As a result of his actions while serving, he was not investigated and prosecuted but instead sent back home from overseas and discharged from the US Army Reserves honorably. Although we have limited information in which to base conclusions, at first glance this looks like a case of escalation of predatory behavior that starts with sexual harassment, progresses to stalking, then the individual gets brazen and starts breaking and entering to steal his victims belongings. It would only be a matter of time before the individual escalated to sexual assault, rape and then murder. It’s too early to make a definitive conclusion as we are still waiting for information to come in because this story is developing. But one thing we do know is that the US Army Reserves took the easy way out, booted Micah Johnson from the military to protect it’s service members, and unleashed him on society with no warning or records. This case is another reason why we need the military to investigate and process each and every case through the legal system so we at least have a fighting chance at prevention and escalation of crimes. If the military can’t handle or afford to investigate and prosecute each case to determine the soldier’s danger to society, then maybe they should hand over the investigation and prosecution of crimes to the civilians. This isn’t the first case they let slip through the cracks and it certainly won’t be the last.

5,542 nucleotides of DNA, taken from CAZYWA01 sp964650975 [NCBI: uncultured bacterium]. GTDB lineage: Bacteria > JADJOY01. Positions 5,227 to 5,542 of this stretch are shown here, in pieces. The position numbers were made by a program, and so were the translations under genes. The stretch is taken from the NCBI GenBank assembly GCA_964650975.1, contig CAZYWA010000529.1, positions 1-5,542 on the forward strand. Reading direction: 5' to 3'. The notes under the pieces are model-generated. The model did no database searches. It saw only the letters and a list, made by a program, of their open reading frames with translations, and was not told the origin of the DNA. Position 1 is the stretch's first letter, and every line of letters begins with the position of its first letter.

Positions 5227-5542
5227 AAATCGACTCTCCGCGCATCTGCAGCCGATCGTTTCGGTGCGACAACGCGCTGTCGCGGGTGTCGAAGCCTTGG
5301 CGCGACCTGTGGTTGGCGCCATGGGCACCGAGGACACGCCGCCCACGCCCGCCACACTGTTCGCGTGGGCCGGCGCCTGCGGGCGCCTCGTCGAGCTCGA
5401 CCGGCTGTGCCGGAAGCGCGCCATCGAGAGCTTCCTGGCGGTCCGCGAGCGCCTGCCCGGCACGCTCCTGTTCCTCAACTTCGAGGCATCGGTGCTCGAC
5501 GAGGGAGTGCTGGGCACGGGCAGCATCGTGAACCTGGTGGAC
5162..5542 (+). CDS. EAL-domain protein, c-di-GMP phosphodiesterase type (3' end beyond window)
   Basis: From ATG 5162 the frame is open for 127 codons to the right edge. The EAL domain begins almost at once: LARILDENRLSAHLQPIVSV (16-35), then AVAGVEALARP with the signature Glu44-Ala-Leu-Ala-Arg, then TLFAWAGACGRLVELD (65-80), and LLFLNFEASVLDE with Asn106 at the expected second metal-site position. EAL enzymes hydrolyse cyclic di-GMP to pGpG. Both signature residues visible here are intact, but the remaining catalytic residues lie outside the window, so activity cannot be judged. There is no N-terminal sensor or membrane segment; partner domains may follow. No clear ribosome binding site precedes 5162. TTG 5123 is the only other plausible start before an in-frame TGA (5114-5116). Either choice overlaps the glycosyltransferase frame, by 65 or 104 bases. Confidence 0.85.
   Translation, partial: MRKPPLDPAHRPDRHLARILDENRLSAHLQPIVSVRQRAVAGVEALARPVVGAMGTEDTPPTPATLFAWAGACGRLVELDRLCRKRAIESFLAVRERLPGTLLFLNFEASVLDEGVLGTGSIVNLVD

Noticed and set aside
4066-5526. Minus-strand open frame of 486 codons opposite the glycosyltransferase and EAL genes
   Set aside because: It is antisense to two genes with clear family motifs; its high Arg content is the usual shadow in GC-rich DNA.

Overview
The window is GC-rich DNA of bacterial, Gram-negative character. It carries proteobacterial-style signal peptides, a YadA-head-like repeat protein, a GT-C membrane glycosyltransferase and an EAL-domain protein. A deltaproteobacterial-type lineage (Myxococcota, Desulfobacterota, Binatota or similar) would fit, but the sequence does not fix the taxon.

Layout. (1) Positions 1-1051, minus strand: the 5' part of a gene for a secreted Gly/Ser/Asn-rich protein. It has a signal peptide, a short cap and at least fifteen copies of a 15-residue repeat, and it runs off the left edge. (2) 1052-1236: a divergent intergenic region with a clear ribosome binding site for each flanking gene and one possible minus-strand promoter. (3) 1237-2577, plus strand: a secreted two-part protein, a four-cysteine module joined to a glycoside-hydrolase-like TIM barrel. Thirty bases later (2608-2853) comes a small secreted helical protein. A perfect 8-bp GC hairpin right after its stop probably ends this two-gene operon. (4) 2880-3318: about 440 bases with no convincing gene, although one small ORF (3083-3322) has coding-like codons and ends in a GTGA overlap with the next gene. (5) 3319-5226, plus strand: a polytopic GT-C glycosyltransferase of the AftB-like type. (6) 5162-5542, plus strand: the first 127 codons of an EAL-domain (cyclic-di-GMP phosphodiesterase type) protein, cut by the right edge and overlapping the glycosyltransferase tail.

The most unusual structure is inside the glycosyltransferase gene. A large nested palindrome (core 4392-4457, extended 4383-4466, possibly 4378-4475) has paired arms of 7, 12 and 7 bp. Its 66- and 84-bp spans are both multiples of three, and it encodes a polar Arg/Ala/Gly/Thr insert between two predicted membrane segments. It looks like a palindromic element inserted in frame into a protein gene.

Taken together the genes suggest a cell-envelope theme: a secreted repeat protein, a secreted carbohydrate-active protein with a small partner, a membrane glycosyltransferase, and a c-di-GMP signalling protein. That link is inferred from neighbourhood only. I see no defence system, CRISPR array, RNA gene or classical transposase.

America’s Love-Hate Affair With Snipers
Army report: Grenade found in room of Dallas gunman in 2014
Army investigation found problems with soldier who became Dallas police killer
Dallas shooter called mentally unstable back in 2011 in Mesquite police report
Army launches internal review of Dallas shooter Micah Johnson’s military record
Who was Micah Johnson? A more complex picture emerges
‘I just wanted a piece of him’: College officers pushed through injuries in Dallas shooting
Military Snipers: Dallas Shooter NO “Sniper”
When Army career ended in disgrace, Dallas gunman was ostracized
During Army days, Dallas shooter was a mediocre marksman
‘Kind of goofy’: Friends recall Dallas gunman’s personality
Still No Explanation for Dallas Gunman’s Honorable Discharge
Dallas cop killer Micah Johnson was BLACKLISTED by black militant group two years ago after background check branded him ‘unfit for recruitment’
The Dallas Shooter Wanted To Stay In This Anti-Semitic Black Militant Group
Dallas Shooter Faced Sexual-Harassment Allegations in Army, Military Lawyer Says
The latest: President Obama orders flags lowered to half-staff
Officer killed in Dallas shootings had survived 3 tours in Iraq
Dallas Police shooting: Victims served in Navy & Marine Corps, suspect had been in Army
The Dallas Shooting Suspect Had Military Experience
Dallas Shooter Accused Of Sexual Harassment In Army
Dallas gunman studied ‘shoot and move’ tactics, black nationalism
Dallas Shooter Micah Johnson Was Accused of Sexual Harassment During His Military Days
The female soldier who ‘pervert’ Dallas cop killer sexually harassed as colleague reveals murderer used to ‘steal girls’ panties’